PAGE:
The tail end of Women’s Month
Catching up with the tail end of Women’s Month, I was the guest speaker last Wednesday at the signing ceremonies of a memorandum of understanding “Upholding Non-Derogatory Portrayals of Women in Media and Film” between the Movie and Television Review and Classification Board (MTRCB) and representatives of broadcast and film companies.
The memorandum, a product of the MTRCB’s gender and development committee chaired by Bobby Andrews, binds the signatory networks to “adopt a system of self-regulation and policing on matters pertaining to broadcast content,” including upholding the rights of women and promoting the “positive image of women, in their portrayal in media.”
As I told the gathering, what the MTRCB and the signatory networks had done was “not a small thing,” adopting voluntarily guidelines on the portrayal of women in media as outlined in policy and law, especially in the Magna Carta of Women.
Excesses by private media entities often invite calls for government intervention, and as a media person myself (albeit with the “dying” and oldest of mediums which is print), the heavy hand of government in the affairs of the private media has always been anathema to me. But what the broadcast entities had done by signing the memorandum should be viewed not as “self-censorship” or “self-regulation,” but rather as adopting an attitude of “self-awareness,” of knowing their obligations to society, not just as beneficiaries of a congressional broadcast franchise, but also as influential members of society and “change-makers” who shape people’s values and behavior.
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I take it as a sign of the credibility of the MTRCB, particularly of Chair Grace Poe Llamanzares, that it was able to bring to the same table representatives of competing networks. From past experience, producers and creative media folk have viewed the MTRCB as an antagonistic entity that seeks to curb the industry’s creative and independent impulses, or at the very least, tame them into bland and palatable “political correctness.”
One of the major misconceptions about feminists who call for changes in the portrayal of women in the media is that they are “against sex,” or want to expunge any portrayal of or even referral to sexuality in the media. True, we have been raising a ruckus in the past about the “sexualization” of women and children in the media. But as MTRCB member, feminist and poet Marra PL. Lanot pointed out, it is not “sexuality that we are against, but commodification”—that is, using sexuality to turn women into items for commerce. Also, in striving to provide “alternative” images of women, while it is good to acknowledge a woman’s sexuality, it is equally important to portray that woman beyond sex, in the entire and wonderful complexity of her life.
Let me quote from writer Naomi Wolf on what women must do to “own” their image in the media: “We must not only show what ‘no’ looks like; we have to start possessing what ‘yes’ looks like… If we think the sexual imagery out there tells lies about what we long for, it’s up to us to saturate the airwaves with our millions of erotic truths.” More than anything, I believe in “erotic truths.”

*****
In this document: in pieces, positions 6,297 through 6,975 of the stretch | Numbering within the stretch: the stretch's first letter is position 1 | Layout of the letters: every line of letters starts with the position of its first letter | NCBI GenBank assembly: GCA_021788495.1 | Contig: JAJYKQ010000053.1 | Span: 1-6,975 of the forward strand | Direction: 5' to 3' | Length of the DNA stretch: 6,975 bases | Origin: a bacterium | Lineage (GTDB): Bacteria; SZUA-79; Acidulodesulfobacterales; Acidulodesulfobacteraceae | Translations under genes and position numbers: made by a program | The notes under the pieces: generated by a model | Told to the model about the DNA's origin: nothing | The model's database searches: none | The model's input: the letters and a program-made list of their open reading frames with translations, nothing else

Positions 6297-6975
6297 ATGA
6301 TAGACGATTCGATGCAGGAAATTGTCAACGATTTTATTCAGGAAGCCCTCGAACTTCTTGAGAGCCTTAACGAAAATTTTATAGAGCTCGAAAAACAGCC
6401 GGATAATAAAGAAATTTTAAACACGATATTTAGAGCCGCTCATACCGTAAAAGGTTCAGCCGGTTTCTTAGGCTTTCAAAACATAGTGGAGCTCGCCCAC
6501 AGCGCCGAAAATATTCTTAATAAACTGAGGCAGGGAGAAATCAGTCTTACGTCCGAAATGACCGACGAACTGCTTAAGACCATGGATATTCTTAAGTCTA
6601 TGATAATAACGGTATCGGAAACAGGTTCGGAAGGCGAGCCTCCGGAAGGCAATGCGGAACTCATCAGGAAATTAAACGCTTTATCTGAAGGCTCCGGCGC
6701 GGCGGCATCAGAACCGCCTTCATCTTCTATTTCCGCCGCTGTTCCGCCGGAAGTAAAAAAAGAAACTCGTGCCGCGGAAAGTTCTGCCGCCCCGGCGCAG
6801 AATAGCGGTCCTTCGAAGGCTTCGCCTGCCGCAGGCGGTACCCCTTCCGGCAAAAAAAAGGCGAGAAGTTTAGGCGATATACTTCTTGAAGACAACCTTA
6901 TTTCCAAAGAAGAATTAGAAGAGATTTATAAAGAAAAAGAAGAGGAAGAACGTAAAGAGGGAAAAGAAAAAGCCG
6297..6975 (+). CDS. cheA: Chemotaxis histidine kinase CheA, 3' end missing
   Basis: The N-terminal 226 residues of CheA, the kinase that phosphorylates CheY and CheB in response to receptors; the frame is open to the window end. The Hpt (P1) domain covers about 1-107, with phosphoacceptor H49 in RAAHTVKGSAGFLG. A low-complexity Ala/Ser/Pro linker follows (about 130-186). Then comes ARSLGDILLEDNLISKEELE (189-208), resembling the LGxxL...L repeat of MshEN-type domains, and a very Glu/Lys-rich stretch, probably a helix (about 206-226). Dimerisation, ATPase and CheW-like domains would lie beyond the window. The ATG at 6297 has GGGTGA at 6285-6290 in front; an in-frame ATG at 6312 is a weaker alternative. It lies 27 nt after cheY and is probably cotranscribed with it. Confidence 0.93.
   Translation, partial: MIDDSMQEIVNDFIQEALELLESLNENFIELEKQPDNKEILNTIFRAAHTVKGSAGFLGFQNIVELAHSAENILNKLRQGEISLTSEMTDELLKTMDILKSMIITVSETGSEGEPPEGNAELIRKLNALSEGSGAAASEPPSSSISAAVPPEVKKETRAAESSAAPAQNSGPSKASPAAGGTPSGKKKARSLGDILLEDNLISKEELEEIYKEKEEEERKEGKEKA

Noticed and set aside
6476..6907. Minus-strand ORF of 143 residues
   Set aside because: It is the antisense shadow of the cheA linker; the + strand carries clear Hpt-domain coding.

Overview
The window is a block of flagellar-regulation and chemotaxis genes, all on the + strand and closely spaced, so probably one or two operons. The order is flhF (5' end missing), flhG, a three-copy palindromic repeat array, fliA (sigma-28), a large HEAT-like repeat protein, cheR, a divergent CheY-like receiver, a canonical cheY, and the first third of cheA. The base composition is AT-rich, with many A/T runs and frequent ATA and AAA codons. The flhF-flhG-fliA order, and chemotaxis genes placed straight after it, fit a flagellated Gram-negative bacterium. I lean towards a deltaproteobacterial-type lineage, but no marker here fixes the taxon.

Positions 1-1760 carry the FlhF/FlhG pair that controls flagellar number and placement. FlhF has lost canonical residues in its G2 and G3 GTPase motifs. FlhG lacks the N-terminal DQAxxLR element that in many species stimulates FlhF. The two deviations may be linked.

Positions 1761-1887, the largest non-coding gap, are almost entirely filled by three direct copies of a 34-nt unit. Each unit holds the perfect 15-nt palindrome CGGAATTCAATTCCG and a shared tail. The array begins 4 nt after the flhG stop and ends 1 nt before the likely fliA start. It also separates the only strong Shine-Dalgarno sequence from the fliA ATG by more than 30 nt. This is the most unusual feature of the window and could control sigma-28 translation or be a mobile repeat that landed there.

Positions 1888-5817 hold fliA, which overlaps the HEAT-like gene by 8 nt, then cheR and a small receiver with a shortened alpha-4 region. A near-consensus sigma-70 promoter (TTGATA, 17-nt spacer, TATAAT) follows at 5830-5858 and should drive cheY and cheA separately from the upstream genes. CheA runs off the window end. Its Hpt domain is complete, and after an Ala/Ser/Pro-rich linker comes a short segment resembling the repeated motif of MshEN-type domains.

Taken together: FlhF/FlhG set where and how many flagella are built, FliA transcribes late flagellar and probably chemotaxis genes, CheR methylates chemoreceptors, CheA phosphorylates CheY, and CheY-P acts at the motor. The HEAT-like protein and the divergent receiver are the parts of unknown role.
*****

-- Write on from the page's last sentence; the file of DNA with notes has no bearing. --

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Later that day, I was off to the Manila Polo Club for the International Women’s Day Celebration of the UN Women National Committee (UNWNC), an independent NGO composed of women committed to the rights and welfare of women, and achieving the goals of the United Nations’ prime agency for women.
In the room that evening was such a powerhouse cast of women that guest speaker Solita “Winnie” Monsod wondered aloud why they needed her to talk to them about empowerment. “I have never seen a more empowered group of women!” she exclaimed.
Among these powerful and empowered women were UN National Committee chair Lorna Patajo-Kapunan, whose biggest piece of advice to her audience, referring to her latest sensational case, was for wives and mistresses “to have the man’s remains cremated so you can easily divide them between yourselves.” UNWNC president Kathleen Lior-Liechtenstein reported on how the local group had helped raise funds for the many initiatives of UN Women particularly on violence against women. Shoko Ishakawa, officer in charge of UN Women in East and Southeast Asia, also apprised the audience on the many initiatives of this newest UN agency. Also present was soprano Rachelle Gerodias, who captivated with her rendition of “Mutya ng Pasig.”
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But it was “Mareng” Winnie who posed the key question to all the women in power in the room: “Have we come a long way, baby?”
Certainly, she said, we have come a long way since 1848 (provoking a bit of laughter), quoting American feminist and suffragist Elizabeth Cady Stanton on the long list of “oppressions” against women committed by men.
But even as far back as then, said Monsod, one of the major violations of women’s rights was the “invisibility” imposed on women mainly through the non-recognition of their economic and social roles, and a “refusal to quantify” women’s contributions at home and among the family.
And the most invisible women, Monsod added, are poor women especially in rural areas. “They’re confronted not by glass ceilings, but by glass walls,” she said, since they are rendered invisible when their contributions to keeping the home, nurturing children, renewing the energies of family wage-earners and laborers (including the husband) are ignored, marginalized and left out of the “national book of accounts.”
An injustice, certainly, and one, said “Mareng” Winnie, that Filipino women “shouldn’t have to wait another 50 years for.”
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